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Whistler Cabin


The Armitage Residence is located in Black Tusk Estates, just off the Sea-to-Sky Highway, 8 miles south of Whistler Village, in British Columbia. The 2,200 sq.ft. house is for a couple, an artist and project manager who wanted a weekend and vacation retreat. They desired a residence with a modern materially expressive aesthetic, integrated harmoniously with the mountain valley landscape.

The site lies at the edge of a forest clearing that opens to a seasonal marsh and dramatic view of the coastal mountain range and the distinctive volcanic spire of Black Tusk, to the east. The alpine climate is characterized by hot arid summer months, heavy rainfall in spring and fall and a deep snow pack in the winter. The flora and fauna of the marsh vary seasonally as the wetlands expands in the rainy season and contracts in the hot dry summer.

The structure rests on a bedrock swale between several large boulders at the forest clearing. The house is organized as two parallel rectangular forms shifted in plan to create a sheltered forest side entry and an open plan oriented east to the clearing and the view. Living spaces are located on the main floor; the second floor has a painting studio, two bedrooms, and a open den / library overlooking the two-storey living space.

The house has a modern and materially expressive aesthetic with a directness of expression, simplicity and clarity. Starkly modern, formal yet one with the natural terrain. The materials are straightforward and used with a matter-of-factness to create a strong modern architectural character: freestanding masonry block walls with a natural finish, polished concrete floors on the main level, exposed engineered glulam structure with T&G Douglas fir decking, an apple plywood on the upper ceiling, anodized aluminum window and door frames, galvanized standing seam metal roof and corrugated metal exterior skin.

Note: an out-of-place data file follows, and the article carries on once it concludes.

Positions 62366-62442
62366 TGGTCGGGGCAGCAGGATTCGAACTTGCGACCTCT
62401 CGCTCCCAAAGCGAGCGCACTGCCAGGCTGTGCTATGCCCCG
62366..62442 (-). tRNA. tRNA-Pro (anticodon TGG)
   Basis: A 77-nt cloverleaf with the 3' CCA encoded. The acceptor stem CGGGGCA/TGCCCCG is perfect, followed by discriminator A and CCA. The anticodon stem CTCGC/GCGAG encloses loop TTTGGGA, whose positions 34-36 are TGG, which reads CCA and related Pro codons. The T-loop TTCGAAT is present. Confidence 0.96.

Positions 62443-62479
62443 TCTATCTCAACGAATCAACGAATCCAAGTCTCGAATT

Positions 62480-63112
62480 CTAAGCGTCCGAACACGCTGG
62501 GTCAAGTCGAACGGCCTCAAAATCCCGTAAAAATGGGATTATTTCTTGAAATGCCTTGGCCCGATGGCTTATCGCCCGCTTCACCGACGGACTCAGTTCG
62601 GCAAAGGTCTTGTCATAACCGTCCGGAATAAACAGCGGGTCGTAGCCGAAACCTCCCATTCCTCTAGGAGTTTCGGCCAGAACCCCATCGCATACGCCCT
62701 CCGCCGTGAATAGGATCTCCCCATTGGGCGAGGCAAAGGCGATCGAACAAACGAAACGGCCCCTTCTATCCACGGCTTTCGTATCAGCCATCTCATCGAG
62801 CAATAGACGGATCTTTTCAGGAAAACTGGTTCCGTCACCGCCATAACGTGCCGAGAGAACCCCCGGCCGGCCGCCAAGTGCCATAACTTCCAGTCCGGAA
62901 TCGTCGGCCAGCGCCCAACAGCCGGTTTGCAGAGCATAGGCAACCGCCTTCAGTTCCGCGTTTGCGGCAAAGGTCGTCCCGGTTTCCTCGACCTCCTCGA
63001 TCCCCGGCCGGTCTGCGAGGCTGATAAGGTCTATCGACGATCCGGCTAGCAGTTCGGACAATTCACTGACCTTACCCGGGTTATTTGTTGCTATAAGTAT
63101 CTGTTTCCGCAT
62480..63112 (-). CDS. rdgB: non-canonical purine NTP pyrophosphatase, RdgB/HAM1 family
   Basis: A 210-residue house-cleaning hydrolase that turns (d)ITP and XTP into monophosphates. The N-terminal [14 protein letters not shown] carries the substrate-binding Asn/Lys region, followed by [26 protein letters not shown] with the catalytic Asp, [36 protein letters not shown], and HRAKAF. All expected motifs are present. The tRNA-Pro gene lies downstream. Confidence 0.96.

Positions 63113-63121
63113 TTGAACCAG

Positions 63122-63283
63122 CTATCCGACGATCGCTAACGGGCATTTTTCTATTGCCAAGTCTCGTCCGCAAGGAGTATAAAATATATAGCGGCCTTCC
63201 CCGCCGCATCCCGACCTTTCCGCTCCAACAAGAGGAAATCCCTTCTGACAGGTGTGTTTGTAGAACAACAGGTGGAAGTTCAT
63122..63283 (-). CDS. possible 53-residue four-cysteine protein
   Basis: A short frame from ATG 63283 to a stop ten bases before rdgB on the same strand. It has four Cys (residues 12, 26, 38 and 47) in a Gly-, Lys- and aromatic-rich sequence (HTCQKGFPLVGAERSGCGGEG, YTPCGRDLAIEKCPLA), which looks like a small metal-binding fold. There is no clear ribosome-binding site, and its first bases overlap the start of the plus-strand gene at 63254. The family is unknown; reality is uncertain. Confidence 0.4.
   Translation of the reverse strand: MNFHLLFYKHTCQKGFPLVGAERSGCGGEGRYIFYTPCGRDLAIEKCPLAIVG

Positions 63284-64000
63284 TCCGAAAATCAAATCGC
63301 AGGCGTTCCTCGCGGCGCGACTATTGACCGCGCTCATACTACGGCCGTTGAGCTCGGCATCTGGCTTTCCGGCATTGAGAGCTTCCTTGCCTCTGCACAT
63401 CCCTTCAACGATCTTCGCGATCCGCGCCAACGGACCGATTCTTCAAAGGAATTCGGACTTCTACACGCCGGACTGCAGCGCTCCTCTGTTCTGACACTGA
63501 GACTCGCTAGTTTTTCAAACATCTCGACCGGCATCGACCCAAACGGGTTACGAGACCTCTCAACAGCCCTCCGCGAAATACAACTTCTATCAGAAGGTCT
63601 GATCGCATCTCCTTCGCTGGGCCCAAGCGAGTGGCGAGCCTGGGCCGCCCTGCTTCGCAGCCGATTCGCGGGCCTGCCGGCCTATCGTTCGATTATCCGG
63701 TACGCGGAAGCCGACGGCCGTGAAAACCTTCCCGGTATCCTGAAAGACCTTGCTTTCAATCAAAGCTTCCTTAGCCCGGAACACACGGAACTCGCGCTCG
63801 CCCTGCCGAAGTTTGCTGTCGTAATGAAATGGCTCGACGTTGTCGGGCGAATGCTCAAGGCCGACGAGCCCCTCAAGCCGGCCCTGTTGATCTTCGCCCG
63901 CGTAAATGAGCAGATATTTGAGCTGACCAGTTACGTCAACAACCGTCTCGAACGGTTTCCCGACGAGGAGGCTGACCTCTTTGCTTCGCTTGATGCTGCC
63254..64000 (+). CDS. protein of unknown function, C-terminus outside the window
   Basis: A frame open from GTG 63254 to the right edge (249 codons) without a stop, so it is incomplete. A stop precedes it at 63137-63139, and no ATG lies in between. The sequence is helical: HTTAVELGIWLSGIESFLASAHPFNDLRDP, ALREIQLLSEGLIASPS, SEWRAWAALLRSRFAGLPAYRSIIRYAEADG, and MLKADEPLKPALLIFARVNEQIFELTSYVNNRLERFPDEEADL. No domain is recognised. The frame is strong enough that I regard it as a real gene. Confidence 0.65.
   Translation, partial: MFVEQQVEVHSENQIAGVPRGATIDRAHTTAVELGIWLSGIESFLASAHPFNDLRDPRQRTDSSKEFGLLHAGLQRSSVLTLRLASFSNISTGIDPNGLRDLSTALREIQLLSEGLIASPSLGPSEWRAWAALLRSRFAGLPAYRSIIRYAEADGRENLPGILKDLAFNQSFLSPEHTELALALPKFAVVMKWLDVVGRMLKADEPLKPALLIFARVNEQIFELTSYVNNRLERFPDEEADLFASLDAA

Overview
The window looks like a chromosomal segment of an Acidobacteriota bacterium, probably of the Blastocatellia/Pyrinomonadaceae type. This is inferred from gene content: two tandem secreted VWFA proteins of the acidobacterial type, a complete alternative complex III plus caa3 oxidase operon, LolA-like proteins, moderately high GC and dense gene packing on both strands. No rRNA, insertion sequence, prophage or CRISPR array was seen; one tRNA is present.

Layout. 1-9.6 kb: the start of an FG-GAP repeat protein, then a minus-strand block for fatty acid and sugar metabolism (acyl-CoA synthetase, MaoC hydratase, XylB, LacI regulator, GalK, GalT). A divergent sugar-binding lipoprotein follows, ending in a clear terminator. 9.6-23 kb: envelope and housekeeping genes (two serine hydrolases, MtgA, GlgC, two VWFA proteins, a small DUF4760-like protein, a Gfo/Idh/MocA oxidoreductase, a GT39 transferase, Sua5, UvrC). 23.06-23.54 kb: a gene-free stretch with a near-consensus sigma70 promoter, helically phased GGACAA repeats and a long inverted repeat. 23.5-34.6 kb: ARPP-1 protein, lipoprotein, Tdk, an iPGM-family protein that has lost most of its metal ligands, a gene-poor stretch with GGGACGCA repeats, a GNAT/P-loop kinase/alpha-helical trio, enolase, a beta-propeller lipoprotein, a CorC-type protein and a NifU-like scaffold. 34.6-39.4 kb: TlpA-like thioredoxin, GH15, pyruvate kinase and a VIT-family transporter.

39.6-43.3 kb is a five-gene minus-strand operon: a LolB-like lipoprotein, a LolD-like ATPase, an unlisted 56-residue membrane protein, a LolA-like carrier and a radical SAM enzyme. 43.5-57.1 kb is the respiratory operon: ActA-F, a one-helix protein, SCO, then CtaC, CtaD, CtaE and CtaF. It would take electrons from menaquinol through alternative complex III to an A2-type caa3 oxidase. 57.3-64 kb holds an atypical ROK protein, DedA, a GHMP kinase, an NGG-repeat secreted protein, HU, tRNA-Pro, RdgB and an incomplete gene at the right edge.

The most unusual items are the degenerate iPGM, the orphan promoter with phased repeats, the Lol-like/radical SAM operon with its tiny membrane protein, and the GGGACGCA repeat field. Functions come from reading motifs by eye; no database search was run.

The roof structure floats above the masonry walls separated by a continuous clerestory. The standing seam metal roof is taut and stretched giving the structure a tent-like expression. On the east elevation, a continuous band floor-to-ceiling glazing and block walls extend outward from the structure to form a generous terrace blurring the boundary between the interior and exterior spaces. Prepared by Jerry Doll, NSDA Architects. Vancouver. 2014.

All photographs are © 2014 Derek Lepper, All Rights Reserved.

Although other homes are nearby the mature woodland provides seclusion.
Looking down from the mezzanine library to John and Gill relaxing by their wood-pellet fireplace.
The upper bridge connects the two volumes and separates the master suite and the mezzanine library from the guest rooms.
The stairway leads to the bedrooms and the mezzanine library.
Cross country ski trails start outside the back door.
The powerful glulam structure gives warmth as well as strength.
Apple plywood gives a soft and warm covering to the...
A large studio is what every artist dreams of.
The wetland contracts in the hot dry summers.
The frosted windows allow some privacy to the studio, while bringing in natural light.
It's warm inside.
The upper bridge connects the two volumes and separates the master suite and the mezzanine library from the guest rooms.
From the back of the house the view is across a pond surrounded by a wildflower meadow and on to woodlands with...
The artists' studio.
The roof floats above a continuous clerestory resting on freestanding masonry block walls.
The kitchen is accessed from two sides. Convenient to the dining room and open to the lounge.